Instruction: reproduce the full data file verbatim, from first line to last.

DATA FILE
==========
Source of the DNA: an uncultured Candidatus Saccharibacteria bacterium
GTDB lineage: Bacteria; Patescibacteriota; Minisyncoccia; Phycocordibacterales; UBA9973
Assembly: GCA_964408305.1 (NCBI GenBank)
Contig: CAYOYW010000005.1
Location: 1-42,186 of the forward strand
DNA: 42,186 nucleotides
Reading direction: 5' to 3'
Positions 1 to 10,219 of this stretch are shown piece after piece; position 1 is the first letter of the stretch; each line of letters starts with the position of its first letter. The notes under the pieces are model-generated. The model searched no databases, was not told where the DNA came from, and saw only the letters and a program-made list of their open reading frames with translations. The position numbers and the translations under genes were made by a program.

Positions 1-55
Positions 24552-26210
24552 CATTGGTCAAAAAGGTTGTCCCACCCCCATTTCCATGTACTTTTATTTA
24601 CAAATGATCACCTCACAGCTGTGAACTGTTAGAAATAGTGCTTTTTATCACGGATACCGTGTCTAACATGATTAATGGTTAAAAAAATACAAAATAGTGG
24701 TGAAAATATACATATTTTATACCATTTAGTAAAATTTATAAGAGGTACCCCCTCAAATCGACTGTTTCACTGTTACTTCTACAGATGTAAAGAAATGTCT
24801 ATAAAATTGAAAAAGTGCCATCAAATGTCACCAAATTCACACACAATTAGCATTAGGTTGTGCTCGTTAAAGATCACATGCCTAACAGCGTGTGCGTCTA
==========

Source of the DNA: an uncultured Candidatus Saccharibacteria bacterium
GTDB lineage: Bacteria; Patescibacteriota; Minisyncoccia; Phycocordibacterales; UBA9973
Assembly: GCA_964408305.1 (NCBI GenBank)
Contig: CAYOYW010000005.1
Location: 1-42,186 of the forward strand
DNA: 42,186 nucleotides
Reading direction: 5' to 3'
Positions 1 to 10,219 of this stretch are shown piece after piece; position 1 is the first letter of the stretch; each line of letters starts with the position of its first letter. The notes under the pieces are model-generated. The model searched no databases, was not told where the DNA came from, and saw only the letters and a program-made list of their open reading frames with translations. The position numbers and the translations under genes were made by a program.

Positions 1-55
Positions 24552-26210
24552 CATTGGTCAAAAAGGTTGTCCCACCCCCATTTCCATGTACTTTTATTTA
24601 CAAATGATCACCTCACAGCTGTGAACTGTTAGAAATAGTGCTTTTTATCACGGATACCGTGTCTAACATGATTAATGGTTAAAAAAATACAAAATAGTGG
24701 TGAAAATATACATATTTTATACCATTTAGTAAAATTTATAAGAGGTACCCCCTCAAATCGACTGTTTCACTGTTACTTCTACAGATGTAAAGAAATGTCT
24801 ATAAAATTGAAAAAGTGCCATCAAATGTCACCAAATTCACACACAATTAGCATTAGGTTGTGCTCGTTAAAGATCACATGCCTAACAGCGTGTGCGTCTA